History

025

What was supposed to be a bicycling trip through China and Southeast Asia for Curt & Cathy Bradner, became an opportunity to volunteer their services to Dr. Cynthia’s Mae Tao Clinic for a month. Which became a year – with more volunteer work in Umpium Mai Refugee Camp. Which became five years with the advent of a vocational training program to teach people how to make Ceramic Water Filters.

tsunami-art

And then the Tsunami of 2004 hit SE Asia and water filters were much needed.  One thing led to another and they were asked by UNICEF if they could start a program in Myanmar as well.  They did, thinking it would be a year – which became two years, which became seven.  They stayed because they saw the immediate need for clean drinking water.  They felt there was no reason that so many should suffer illness and death from something as easily preventable as waterborne diseases.  They felt they had a solution.

ta-cover-page

The approach? Thinking outside of the bottle.

 

old-man-and-filter

The solution? Simple ceramic pots molded out of local clay, mixed with ground rice husks, which, when combined properly and fired at the correct temperature produce a filter with  the antimicrobial properties to filter out 99% of bacteria in the local water supply.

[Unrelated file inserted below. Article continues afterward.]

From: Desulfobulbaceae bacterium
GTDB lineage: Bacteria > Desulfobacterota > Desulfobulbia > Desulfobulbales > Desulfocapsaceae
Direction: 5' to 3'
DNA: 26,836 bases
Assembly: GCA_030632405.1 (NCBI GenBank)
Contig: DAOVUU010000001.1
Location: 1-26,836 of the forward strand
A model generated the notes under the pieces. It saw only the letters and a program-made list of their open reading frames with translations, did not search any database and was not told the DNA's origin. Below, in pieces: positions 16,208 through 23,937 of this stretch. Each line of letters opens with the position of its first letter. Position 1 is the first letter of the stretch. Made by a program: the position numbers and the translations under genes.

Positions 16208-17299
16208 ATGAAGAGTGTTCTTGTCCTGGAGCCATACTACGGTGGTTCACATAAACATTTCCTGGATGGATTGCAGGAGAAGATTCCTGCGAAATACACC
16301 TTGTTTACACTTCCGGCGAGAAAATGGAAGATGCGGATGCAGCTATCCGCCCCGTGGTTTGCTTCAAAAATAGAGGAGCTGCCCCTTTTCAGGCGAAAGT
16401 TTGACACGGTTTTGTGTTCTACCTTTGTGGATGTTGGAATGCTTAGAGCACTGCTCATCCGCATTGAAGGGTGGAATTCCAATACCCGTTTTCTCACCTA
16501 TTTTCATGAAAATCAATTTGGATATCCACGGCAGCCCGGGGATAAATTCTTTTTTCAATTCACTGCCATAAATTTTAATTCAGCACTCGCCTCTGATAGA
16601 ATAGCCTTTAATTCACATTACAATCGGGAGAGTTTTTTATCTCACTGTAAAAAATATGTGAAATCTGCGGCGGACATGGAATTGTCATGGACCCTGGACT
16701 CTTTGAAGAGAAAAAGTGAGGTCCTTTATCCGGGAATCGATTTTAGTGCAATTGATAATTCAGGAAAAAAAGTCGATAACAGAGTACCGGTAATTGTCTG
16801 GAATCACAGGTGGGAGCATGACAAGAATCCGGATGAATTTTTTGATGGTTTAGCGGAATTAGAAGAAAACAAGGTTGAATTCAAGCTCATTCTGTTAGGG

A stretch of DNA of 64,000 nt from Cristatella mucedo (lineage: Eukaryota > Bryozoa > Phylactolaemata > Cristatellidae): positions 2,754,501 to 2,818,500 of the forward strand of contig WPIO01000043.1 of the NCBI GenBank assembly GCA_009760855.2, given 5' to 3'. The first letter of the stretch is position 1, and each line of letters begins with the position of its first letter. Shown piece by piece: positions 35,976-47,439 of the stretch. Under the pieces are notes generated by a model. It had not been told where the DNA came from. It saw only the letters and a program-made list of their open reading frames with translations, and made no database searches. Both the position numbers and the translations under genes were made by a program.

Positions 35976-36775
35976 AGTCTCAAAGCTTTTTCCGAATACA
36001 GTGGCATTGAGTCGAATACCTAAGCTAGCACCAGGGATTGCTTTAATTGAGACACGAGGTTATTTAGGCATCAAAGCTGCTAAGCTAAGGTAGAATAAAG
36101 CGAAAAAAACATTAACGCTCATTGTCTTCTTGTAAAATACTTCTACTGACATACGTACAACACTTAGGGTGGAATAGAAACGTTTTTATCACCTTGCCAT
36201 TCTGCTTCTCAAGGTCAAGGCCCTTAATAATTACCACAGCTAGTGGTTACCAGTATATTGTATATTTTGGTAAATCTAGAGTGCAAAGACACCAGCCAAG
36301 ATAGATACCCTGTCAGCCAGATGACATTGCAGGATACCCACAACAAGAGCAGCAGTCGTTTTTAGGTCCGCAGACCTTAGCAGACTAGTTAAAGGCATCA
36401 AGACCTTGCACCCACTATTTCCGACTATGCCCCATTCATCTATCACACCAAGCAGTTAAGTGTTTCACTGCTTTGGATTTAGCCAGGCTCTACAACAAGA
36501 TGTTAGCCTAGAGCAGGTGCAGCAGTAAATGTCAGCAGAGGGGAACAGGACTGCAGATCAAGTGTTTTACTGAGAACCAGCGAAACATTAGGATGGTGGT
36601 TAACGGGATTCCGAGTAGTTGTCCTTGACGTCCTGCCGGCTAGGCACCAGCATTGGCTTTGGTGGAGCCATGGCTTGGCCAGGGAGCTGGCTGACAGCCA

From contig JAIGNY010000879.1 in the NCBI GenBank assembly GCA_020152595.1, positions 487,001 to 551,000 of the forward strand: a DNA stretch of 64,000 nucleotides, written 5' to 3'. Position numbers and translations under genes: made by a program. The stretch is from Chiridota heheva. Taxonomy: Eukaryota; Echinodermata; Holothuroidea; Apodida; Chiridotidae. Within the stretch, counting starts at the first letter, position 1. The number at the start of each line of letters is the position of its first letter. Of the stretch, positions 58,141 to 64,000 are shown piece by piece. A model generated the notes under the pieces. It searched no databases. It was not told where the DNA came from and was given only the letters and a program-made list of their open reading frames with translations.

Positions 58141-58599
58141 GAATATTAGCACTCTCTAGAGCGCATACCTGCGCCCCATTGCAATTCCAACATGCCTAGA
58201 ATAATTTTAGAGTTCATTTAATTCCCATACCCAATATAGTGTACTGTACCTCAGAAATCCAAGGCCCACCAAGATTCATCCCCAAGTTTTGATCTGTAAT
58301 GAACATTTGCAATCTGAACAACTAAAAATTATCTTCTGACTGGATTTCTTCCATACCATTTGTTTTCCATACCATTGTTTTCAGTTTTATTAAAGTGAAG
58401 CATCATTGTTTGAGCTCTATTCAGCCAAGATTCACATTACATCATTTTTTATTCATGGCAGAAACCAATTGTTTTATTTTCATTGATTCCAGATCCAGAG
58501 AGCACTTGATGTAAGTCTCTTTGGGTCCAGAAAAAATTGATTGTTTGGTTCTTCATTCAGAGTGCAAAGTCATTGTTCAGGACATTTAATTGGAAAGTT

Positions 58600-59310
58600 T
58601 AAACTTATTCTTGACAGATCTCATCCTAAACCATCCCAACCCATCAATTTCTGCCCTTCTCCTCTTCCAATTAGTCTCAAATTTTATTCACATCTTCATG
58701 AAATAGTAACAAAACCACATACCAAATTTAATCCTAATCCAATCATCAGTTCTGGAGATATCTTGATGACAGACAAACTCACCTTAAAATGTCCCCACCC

filter-production2

Thirst Aid trains local artisans to create these ceramic filters using the skills they already use for making simple pots – and in the process helps to keep Myanmar’s tradition of pottery alive.

atj-visit023_edited-1

Thirst-Aid also educates mothers on ways to improve hygiene and helps to create small business opportunities for villagers to sell filters and filtered water within their own communities.

Today Myanmar has the largest production capacity for this type of ceramic water filter of any country in the world.  All manufacturing and sales are done within the private sector with 100% of all income generated used to support the program, bringing jobs and improved incomes to pottery villages across the country.

Welcome to a sustainable system: Returns not just for the planet (no more burning wood to boil water), but for perpetuating education and empowering local people to lead their community into longer, healthier lives.